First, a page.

Haunted Car Repossessed


DENVER, Colo. — Last Tuesday a silver Nissan that had seemingly been abandoned on a residential street in the Park Hill neighborhood was picked up by a repossession agent and driven away. The event has left the community unsettled and shaken.

Neighborhood children claim the vehicle once belonged to a lonely old man who had encountered crippling debt, and left it running in his garage as a way of escaping his oncoming bankruptcy. They offered no explanation as to how it moved from the garage to the front curb after the supposed suicide, but did state they could still hear crying coming from the car late at night.

Barbara Harper, 57, lives across the street from where the car was parked.

“I was peeking through my blinds when a mysterious man in an orange beanie and blue jumpsuit went up to the car, inserted a key and drove away,” Harper said. “I haven’t seen him before or since.”

Henry Mutual, owner of the Denver Mutual Bank who would have been responsible for issuing the repossession order, shed more light on the mysterious situation.

“Fred Kipple was our repo man in that area and he died several months ago. We haven’t found a replacement for him yet,” said Mutual. “Good ol’ Fred was a great employee. Never took off that orange beanie.”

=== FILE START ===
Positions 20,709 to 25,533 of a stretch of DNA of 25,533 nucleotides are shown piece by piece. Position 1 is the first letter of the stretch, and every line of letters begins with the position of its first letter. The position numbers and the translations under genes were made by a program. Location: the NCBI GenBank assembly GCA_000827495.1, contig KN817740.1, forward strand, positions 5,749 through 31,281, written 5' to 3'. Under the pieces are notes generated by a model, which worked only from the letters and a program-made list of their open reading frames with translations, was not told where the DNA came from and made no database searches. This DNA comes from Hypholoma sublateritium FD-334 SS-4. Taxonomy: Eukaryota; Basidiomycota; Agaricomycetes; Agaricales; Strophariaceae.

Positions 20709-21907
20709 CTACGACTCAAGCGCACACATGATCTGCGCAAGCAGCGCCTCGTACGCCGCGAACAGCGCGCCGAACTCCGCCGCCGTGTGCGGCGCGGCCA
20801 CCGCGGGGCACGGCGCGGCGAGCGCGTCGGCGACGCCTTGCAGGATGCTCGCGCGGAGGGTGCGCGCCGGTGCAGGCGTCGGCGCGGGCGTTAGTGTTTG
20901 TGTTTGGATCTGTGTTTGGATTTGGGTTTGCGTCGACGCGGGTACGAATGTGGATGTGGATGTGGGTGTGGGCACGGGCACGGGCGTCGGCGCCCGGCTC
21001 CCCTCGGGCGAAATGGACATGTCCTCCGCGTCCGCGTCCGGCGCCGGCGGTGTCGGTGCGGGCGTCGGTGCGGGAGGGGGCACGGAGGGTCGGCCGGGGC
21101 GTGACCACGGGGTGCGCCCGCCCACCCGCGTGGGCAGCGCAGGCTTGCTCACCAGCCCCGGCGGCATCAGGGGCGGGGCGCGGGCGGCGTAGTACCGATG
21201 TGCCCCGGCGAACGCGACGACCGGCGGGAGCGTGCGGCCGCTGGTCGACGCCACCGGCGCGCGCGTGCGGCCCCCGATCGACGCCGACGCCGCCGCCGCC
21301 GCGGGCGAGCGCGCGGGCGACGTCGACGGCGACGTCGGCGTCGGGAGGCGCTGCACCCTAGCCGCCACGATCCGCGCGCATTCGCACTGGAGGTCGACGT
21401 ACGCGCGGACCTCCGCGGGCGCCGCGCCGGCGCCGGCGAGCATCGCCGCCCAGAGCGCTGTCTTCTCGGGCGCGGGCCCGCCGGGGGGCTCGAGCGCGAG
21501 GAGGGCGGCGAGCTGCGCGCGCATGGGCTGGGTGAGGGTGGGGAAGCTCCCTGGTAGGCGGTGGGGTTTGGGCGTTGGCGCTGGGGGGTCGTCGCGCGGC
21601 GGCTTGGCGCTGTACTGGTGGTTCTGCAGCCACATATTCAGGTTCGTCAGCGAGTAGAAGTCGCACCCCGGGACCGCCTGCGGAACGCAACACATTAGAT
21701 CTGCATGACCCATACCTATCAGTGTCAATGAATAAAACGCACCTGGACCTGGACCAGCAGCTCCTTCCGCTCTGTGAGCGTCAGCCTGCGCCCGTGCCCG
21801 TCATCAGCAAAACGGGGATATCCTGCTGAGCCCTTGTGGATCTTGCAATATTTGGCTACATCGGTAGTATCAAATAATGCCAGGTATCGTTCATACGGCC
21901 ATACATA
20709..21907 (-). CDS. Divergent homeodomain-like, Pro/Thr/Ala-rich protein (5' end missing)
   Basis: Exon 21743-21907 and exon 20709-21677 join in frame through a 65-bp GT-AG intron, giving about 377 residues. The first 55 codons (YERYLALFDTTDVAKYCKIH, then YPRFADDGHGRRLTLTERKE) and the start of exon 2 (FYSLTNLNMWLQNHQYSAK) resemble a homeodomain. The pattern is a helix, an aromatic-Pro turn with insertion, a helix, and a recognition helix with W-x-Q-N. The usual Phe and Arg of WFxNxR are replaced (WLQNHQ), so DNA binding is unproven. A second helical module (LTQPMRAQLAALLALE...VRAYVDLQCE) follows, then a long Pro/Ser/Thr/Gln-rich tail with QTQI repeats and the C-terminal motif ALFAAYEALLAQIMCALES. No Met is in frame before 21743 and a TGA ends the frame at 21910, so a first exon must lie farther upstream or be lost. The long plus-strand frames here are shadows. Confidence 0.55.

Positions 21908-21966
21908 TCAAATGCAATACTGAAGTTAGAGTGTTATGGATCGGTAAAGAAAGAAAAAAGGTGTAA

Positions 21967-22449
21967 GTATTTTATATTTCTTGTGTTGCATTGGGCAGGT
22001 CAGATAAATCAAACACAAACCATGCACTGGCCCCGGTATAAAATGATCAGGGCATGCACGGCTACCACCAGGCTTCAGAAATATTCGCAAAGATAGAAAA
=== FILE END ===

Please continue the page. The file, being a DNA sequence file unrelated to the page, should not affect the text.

Ian Abramson is senior Whiskey Journal listener of NPR’s Haunted Car Talk.

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Ian Abramson does not exist, but his lifelong dream is to do so, at least part-time. Until then, he performs whenever and wherever. His favorite place to write is here, and his favorite time to write is the Middle Ages. He's very excited to be featured here today because last night he wasn't anywhere at all and voids make him feel empty inside. Also, because he produces Double Feature at the Lincoln Lodge, which has both stand-up and short films. If you like his performance you can see him in the mirror, because he lives inside all of us. When your eye itches, that's him.